Monday, June 4, 2012

Of Lego Blocks and Charles Dickens

Kids are amazing, right? I think we all know this as parents. Sometimes, in the daily grind of life, we forget just how amazing they are. Kids remember things. Many, many things. They absorb ideas and information without even trying. This is why I believe that while our children are young, it is the job of parents to surround them with the best things possible. As their minds develop, we must feed them on positive, inspiring experiences.
When my children were young, I read to them each night before bed. And sometimes after breakfast. Now and then, we took a little afternoon reading break…okay, so we read a lot! I chose books which were interesting and well-written. Many times, the reading level far surpassed a book they could read on their own.  As they listened to the book read aloud, they were able to absorb the meaning and nuances of some wonderful stories.
This idea was confirmed for me during the reading of Charles Dickens’ David Copperfield. The youngest of the children, boys aged four and five years, would sit quietly building with Lego Blocks while I read aloud.  The older three children were intensely engaged in the story. The little boys seemed to be concentrating on their building efforts. I soon realized that just being in the room while I read was great for the younger guys. They were being exposed to some new vocabulary even if they didn’t follow the intricacies of the story. They were listening and learning.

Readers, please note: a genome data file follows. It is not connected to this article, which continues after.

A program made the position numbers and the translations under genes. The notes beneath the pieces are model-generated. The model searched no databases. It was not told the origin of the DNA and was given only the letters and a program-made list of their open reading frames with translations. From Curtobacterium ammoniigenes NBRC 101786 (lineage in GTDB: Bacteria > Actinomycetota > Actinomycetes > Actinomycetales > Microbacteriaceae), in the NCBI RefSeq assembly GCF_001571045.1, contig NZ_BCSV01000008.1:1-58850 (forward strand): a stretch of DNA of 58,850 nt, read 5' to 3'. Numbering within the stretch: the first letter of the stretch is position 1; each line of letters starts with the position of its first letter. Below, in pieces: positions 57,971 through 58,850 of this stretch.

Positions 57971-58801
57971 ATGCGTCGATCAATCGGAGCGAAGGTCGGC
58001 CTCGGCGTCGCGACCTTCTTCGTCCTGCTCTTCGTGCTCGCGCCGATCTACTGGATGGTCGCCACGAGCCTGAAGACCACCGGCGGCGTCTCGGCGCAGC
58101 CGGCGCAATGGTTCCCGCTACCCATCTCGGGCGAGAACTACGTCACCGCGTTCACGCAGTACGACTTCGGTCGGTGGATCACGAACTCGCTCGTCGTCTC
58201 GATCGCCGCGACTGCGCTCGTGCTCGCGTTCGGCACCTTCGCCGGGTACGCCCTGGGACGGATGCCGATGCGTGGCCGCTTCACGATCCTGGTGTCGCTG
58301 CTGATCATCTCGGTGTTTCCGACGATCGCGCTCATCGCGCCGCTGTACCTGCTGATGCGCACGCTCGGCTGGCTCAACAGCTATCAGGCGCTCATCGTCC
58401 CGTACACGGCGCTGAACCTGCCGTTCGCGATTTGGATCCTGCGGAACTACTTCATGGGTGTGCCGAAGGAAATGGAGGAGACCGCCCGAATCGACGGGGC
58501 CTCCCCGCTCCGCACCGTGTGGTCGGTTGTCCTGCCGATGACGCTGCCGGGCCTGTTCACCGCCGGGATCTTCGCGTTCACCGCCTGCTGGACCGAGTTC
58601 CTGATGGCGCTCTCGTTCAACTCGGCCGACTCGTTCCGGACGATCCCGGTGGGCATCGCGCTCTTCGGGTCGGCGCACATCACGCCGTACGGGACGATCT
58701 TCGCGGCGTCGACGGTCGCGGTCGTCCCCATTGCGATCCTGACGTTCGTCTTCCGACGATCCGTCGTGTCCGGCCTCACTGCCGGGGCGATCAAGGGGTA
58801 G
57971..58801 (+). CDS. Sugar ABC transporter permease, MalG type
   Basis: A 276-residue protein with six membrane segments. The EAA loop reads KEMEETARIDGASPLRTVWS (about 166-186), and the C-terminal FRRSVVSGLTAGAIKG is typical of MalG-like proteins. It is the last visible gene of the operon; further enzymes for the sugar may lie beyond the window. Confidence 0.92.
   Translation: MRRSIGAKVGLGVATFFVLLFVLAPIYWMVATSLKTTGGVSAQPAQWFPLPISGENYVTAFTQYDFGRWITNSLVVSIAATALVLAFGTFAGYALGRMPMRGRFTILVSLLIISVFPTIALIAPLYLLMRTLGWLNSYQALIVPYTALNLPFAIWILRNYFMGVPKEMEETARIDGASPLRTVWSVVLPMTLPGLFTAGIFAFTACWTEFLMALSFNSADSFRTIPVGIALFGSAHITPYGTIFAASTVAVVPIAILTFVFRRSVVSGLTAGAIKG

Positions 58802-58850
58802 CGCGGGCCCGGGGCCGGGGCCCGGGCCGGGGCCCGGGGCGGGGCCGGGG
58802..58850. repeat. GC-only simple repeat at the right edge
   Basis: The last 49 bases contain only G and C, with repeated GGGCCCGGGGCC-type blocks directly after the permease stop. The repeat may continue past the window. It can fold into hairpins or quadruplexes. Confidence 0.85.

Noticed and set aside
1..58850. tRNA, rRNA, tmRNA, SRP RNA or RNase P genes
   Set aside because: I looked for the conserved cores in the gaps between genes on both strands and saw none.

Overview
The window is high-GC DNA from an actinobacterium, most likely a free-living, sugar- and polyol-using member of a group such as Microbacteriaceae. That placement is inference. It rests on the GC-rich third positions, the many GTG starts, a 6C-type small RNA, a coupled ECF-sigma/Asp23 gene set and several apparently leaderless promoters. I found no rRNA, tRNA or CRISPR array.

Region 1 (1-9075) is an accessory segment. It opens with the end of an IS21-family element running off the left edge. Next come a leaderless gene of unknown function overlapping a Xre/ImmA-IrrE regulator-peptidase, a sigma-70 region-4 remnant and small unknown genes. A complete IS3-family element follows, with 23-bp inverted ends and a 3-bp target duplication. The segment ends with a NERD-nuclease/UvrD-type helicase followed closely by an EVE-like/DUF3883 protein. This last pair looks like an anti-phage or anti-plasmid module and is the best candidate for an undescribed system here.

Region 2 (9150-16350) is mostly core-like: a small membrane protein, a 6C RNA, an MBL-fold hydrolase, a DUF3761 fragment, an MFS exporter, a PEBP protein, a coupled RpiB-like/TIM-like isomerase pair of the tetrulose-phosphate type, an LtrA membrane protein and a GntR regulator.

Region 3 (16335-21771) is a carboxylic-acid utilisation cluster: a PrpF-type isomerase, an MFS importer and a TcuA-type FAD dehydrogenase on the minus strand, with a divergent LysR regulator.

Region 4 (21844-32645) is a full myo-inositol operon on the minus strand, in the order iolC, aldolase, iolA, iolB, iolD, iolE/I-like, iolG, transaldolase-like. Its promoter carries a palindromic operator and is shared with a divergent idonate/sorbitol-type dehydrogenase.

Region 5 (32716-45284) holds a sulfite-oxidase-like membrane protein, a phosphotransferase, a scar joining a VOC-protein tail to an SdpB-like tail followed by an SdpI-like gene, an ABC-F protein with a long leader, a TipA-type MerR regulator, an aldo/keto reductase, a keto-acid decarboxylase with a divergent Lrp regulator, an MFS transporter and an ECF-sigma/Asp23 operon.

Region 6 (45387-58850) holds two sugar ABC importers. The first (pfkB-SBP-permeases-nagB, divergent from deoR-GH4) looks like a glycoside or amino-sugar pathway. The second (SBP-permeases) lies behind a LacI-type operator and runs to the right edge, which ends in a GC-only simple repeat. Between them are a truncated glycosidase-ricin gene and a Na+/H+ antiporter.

Even at that young age, they laughed with the rest of us at the comical characters. They were especially entertained by Aunt Betsy’s harsh ways. One of their favorite lines of Aunt Betsy directed to Miss Murdstone made them roll on the floor with laughter.
                       "Let me see you ride a donkey over my green again, and as
                         sure as you have a head upon your shoulders, I'll knock your
                         bonnet off, and tread upon it!" 
 I’m pretty sure a Dickensian sense of humor was developed in each of them that still exists today. And the Lego towers weren’t so bad either!

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